Shovels, sleds and messy roads: Area digs out, has fun after winter storm

Credit: Bill Lackey

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Children of all ages enjoy sledding, inner tubing and snowboarding Friday, Feb. 4, 2022, at Taylorsville Park in Vandalia.

Credit: Bill Lackey

The Dayton region started digging itself out from 4-8 inches of snow and sleet Friday, and with freezing temperatures forecast for the next few days, that snow isn’t going anywhere by itself.

The National Weather Service in Wilmington predicted a high of 21 degrees Saturday followed by an overnight low of 8. NWS meteorologist Julie Reed said cold will be the greatest danger in upcoming days.

“It’s not going to get that much warmer anytime soon,” Reed said, adding that people should bundle up and take precautions if they’re going outside. Wind chills were expected to be below zero on Saturday morning.

The NWS and its spotters reported multiple snow and sleet totals around 4-5 inches in Warren County, several reports of 6 inches in Montgomery County, and a few reports of 7-8 inches in Miami County.

Those who shoveled it know the fluffy 4 inches on top were nothing like the compacted 2 inches of sleet at the bottom that stuck to driveways, sidewalks and car windshields.

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Liam Lewis, 9, plays in the snow with his puppy Shadow, Friday February 4, 2022.

Credit: Marshall Gorby

Liam Lewis, 9, plays in the snow with his puppy Shadow, Friday February 4, 2022.

Credit: Marshall Gorby

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Liam Lewis, 9, plays in the snow with his puppy Shadow, Friday February 4, 2022.

Credit: Marshall Gorby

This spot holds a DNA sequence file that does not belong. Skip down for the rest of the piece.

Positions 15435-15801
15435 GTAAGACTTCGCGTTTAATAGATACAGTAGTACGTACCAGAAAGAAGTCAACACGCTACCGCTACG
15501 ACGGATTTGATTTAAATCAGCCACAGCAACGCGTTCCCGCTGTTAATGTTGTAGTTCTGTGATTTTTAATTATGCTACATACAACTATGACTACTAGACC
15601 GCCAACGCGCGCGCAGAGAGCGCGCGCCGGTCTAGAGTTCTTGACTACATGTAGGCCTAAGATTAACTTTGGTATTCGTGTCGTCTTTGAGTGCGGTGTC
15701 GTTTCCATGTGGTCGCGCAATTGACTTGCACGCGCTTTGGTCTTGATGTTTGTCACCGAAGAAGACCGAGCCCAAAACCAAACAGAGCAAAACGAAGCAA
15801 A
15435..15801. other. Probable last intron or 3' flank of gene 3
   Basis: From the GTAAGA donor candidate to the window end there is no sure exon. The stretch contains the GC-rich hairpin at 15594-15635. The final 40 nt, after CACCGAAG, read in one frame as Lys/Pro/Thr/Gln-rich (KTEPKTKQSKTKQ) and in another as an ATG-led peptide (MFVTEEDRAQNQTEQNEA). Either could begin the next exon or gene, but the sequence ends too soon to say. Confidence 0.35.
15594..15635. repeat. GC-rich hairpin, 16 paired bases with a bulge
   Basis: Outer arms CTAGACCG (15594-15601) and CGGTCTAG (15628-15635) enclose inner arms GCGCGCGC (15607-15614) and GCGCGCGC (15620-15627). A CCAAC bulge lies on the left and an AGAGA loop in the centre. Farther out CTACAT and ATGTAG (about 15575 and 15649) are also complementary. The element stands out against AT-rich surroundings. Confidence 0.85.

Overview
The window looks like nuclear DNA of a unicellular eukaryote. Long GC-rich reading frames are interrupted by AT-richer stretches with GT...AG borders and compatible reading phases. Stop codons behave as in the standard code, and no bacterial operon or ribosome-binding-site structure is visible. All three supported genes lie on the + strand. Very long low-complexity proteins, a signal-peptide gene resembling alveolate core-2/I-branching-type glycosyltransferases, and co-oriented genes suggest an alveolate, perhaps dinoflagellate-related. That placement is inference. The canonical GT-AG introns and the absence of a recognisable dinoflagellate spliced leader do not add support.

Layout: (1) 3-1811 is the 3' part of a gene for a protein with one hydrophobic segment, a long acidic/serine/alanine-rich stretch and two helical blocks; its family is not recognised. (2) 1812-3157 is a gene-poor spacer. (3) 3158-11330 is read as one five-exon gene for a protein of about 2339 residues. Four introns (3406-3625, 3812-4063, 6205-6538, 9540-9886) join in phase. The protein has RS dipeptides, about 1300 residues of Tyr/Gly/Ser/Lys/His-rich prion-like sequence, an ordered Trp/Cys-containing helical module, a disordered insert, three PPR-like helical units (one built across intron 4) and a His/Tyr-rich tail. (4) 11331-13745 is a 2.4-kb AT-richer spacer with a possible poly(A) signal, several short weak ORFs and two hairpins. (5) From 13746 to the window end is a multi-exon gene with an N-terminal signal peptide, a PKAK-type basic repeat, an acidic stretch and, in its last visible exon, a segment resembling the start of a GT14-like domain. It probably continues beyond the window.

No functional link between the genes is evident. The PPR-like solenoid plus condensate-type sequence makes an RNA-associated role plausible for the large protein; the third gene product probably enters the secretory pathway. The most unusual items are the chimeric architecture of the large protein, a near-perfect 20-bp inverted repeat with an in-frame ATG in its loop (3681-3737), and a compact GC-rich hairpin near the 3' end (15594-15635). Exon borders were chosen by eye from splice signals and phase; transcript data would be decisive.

Credit: Marshall Gorby

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Max Aries, 15, and his dad, Manuel Aries, were shoveling snow outside their home on Friday in Dayton.

Despite the hard work, Max said he was excited about the snow, in part because of the mild start to this winter.

“In December, we didn’t have snow,” he said.

Manuel Arias said the weather made it harder to drive, especially at night — his wife had to go to work soon, and they were preparing.

While plenty of people dealt with the drudgery of shoveling, others felt the joy of a winter snow day, with nearly all schools closed for the day.

Crowds of people piled onto every type of sled possible to go down the hill at Taylorsville Park in Vandalia. One group of seven linked themselves together to zip down the hill at once, while other brave souls went airborne off a packed-snow ramp.

At the Ohio Department of Transportation, spokeswoman Tiffany Oliphant said snowplow crews were working 12-hour shifts treating Miami Valley roads to help people get where they needed to go.

“Once the snow stops and the sun comes out, this allows us to get ahead of conditions,” Oliphant said.

She said ODOT also has seen less traffic during and after this storm, which helped crews to clear the ice and snow from the roads.

“Conditions are improving in some areas,” she said. “We are still asking drivers to limit unnecessary travel and give us room to work.”